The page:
Â we don't have two parameters, the slope and the intercept.

Â But it's generally bad practice to force regression lines through the point

Â zero, zero.

Â So, an easy way around this is to subtract the mean from the parent's heights and

Â the mean from the child's heights, so that the zero, zero point is right in

Â the middle of the data and that will make this solution a little bit more palatable.

Â And we'll discuss it later on how this relates to real regression,

Â where you fit both the slope and an intercept.

Â Let me just show a picture to illustrate some of these concepts.

Â So here, I have a scatter plot where I have some data on the y-axis and

Â some data on the x-axis and I want to use my x variable to predict my y variables.

Â So this is my x-axis and this is my y-axis.

Â 4:08

My red crosshairs are my data points.

Â Progression through the origin, the way that we're doing it,

Â takes the point zero, zero and treats it as a pivot point.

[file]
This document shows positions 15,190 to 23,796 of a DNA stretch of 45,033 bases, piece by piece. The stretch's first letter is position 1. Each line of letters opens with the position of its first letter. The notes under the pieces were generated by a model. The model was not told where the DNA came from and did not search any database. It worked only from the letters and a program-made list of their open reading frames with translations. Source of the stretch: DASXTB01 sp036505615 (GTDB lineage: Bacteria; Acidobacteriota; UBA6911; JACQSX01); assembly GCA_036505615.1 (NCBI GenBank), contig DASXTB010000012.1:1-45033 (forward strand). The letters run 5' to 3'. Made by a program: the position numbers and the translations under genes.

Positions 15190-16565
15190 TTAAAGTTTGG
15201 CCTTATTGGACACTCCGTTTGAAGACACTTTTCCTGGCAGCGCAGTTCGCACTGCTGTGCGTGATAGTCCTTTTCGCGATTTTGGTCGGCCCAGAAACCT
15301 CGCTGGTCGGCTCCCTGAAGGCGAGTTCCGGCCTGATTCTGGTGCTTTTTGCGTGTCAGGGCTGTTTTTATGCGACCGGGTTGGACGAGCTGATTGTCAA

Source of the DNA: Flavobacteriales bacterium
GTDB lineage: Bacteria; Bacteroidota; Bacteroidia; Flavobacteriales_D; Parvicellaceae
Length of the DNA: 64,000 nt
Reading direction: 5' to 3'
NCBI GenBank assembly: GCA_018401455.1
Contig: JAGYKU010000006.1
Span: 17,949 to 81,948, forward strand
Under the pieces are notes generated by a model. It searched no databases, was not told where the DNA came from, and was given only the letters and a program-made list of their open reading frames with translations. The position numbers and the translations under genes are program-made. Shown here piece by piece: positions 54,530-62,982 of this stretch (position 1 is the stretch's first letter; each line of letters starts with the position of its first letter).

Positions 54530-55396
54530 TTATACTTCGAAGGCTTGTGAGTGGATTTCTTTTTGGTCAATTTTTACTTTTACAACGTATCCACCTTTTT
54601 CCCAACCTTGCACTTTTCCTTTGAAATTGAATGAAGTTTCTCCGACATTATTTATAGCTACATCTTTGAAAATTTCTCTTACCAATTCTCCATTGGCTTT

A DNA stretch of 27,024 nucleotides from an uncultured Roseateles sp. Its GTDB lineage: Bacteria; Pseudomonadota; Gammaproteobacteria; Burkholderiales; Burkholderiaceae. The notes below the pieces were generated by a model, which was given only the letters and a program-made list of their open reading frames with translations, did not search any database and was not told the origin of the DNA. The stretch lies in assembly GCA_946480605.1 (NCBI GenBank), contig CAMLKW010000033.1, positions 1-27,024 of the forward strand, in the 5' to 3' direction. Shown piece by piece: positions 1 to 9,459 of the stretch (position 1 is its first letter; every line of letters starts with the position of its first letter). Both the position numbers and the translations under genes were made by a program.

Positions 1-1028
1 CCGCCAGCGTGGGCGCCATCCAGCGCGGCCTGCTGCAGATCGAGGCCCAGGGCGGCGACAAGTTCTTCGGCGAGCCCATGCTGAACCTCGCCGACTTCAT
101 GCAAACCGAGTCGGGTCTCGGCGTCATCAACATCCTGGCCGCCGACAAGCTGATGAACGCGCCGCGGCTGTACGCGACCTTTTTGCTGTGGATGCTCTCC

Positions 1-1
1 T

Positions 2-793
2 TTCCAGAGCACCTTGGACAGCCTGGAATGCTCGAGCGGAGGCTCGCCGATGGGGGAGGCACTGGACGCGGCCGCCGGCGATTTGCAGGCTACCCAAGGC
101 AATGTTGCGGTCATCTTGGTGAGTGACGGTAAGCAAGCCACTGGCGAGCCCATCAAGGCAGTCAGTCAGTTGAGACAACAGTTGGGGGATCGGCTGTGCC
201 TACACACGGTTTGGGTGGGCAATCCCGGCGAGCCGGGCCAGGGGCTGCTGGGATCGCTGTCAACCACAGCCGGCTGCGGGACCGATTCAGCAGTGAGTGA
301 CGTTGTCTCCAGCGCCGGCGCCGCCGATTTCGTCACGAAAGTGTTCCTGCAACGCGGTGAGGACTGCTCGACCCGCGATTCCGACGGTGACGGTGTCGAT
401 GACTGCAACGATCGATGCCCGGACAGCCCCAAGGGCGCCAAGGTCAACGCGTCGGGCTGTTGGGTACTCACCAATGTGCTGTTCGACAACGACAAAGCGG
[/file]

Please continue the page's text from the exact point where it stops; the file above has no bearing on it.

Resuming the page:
Â It then tries to find the best line going through

Â the points, where the best line is as follows.

Â I take this line here,

Â it's going to take each observed point y,

Â it's going to calculate the vertical distance,

Â so this is that's Yi, that height is Yi.

Â Okay?

Â This length Xi and

Â that point is Xi beta on the line.

Â So this distance right here is Yi minus Xi beta and

Â then if we square it, we'll get the squared distance.

Â So what regression to the origin is trying to find is,

Â it's trying to take all these vertical distances like

Â this between the fitted line and the observed heights.

Â Square all those distances, add them all up.

Â so that each one contributes to the error rate that it's calculating and

Â tries to find the best slope.

Â Because remember, this line is defined by a simple equation y equal to x beta,

Â when you have a line going through the origin you only need one parameter,

Â that's the slope.

Â Now.

Â 5:48

That line's not going to be very good.

Â If you look, the line really should hit somewhere along here.

Â So regression to the origin kind of doesn't make sense.

Â What we're doing by centering the data is we're setting the origin to be right in

Â the middle of the data, so that point now is zero, zero by subtracting off the mean.

Â So, it's basically reorienting the axis, so that the zero,

Â zero point lies right in the middle of the data.

Â Now, it seems a little more reasonable to find the regression

Â line that goes through the data where we just consider a slope.